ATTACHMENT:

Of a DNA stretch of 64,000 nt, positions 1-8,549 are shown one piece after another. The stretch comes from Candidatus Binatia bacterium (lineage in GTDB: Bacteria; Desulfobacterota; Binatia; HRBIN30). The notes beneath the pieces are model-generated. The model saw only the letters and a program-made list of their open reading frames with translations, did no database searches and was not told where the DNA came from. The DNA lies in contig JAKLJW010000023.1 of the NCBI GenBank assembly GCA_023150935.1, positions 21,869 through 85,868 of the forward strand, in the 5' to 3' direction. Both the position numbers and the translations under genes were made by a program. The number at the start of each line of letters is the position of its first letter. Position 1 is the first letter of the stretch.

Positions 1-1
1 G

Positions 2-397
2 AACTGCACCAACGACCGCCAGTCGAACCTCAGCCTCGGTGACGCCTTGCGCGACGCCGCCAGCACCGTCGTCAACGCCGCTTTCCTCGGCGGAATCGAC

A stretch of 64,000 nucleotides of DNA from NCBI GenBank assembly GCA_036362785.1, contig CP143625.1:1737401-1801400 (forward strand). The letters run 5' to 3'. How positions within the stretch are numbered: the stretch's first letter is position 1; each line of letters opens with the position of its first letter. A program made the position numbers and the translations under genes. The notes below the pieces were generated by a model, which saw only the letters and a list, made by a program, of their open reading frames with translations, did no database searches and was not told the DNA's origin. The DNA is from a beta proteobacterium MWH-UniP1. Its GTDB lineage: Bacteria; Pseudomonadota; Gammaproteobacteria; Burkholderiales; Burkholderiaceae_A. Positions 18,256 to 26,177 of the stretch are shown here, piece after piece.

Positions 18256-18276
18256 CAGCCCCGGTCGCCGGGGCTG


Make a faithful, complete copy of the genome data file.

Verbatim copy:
Of a DNA stretch of 64,000 nt, positions 1-8,549 are shown one piece after another. The stretch comes from Candidatus Binatia bacterium (lineage in GTDB: Bacteria; Desulfobacterota; Binatia; HRBIN30). The notes beneath the pieces are model-generated. The model saw only the letters and a program-made list of their open reading frames with translations, did no database searches and was not told where the DNA came from. The DNA lies in contig JAKLJW010000023.1 of the NCBI GenBank assembly GCA_023150935.1, positions 21,869 through 85,868 of the forward strand, in the 5' to 3' direction. Both the position numbers and the translations under genes were made by a program. The number at the start of each line of letters is the position of its first letter. Position 1 is the first letter of the stretch.

Positions 1-1
1 G

Positions 2-397
2 AACTGCACCAACGACCGCCAGTCGAACCTCAGCCTCGGTGACGCCTTGCGCGACGCCGCCAGCACCGTCGTCAACGCCGCTTTCCTCGGCGGAATCGAC

A stretch of 64,000 nucleotides of DNA from NCBI GenBank assembly GCA_036362785.1, contig CP143625.1:1737401-1801400 (forward strand). The letters run 5' to 3'. How positions within the stretch are numbered: the stretch's first letter is position 1; each line of letters opens with the position of its first letter. A program made the position numbers and the translations under genes. The notes below the pieces were generated by a model, which saw only the letters and a list, made by a program, of their open reading frames with translations, did no database searches and was not told the DNA's origin. The DNA is from a beta proteobacterium MWH-UniP1. Its GTDB lineage: Bacteria; Pseudomonadota; Gammaproteobacteria; Burkholderiales; Burkholderiaceae_A. Positions 18,256 to 26,177 of the stretch are shown here, piece after piece.

Positions 18256-18276
18256 CAGCCCCGGTCGCCGGGGCTG